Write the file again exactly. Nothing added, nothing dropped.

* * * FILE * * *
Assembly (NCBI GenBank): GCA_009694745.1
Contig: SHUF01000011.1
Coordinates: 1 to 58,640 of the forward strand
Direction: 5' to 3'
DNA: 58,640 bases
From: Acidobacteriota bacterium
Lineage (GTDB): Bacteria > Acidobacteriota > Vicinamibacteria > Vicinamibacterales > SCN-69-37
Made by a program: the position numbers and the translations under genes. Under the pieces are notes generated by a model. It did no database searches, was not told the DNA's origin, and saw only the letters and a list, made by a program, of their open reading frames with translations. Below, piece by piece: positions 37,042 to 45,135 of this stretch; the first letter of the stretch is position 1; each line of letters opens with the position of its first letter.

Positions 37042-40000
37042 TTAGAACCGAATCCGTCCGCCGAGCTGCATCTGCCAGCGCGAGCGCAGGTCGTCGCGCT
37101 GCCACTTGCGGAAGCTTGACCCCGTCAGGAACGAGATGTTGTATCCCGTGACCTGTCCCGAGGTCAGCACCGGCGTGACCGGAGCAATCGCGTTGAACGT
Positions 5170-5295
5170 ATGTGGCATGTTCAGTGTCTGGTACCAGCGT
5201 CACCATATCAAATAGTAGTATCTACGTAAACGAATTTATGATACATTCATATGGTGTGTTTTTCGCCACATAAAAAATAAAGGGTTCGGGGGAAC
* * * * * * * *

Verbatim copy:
Assembly (NCBI GenBank): GCA_009694745.1
Contig: SHUF01000011.1
Coordinates: 1 to 58,640 of the forward strand
Direction: 5' to 3'
DNA: 58,640 bases
From: Acidobacteriota bacterium
Lineage (GTDB): Bacteria > Acidobacteriota > Vicinamibacteria > Vicinamibacterales > SCN-69-37
Made by a program: the position numbers and the translations under genes. Under the pieces are notes generated by a model. It did no database searches, was not told the DNA's origin, and saw only the letters and a list, made by a program, of their open reading frames with translations. Below, piece by piece: positions 37,042 to 45,135 of this stretch; the first letter of the stretch is position 1; each line of letters opens with the position of its first letter.

Positions 37042-40000
37042 TTAGAACCGAATCCGTCCGCCGAGCTGCATCTGCCAGCGCGAGCGCAGGTCGTCGCGCT
37101 GCCACTTGCGGAAGCTTGACCCCGTCAGGAACGAGATGTTGTATCCCGTGACCTGTCCCGAGGTCAGCACCGGCGTGACCGGAGCAATCGCGTTGAACGT
Positions 5170-5295
5170 ATGTGGCATGTTCAGTGTCTGGTACCAGCGT
5201 CACCATATCAAATAGTAGTATCTACGTAAACGAATTTATGATACATTCATATGGTGTGTTTTTCGCCACATAAAAAATAAAGGGTTCGGGGGAAC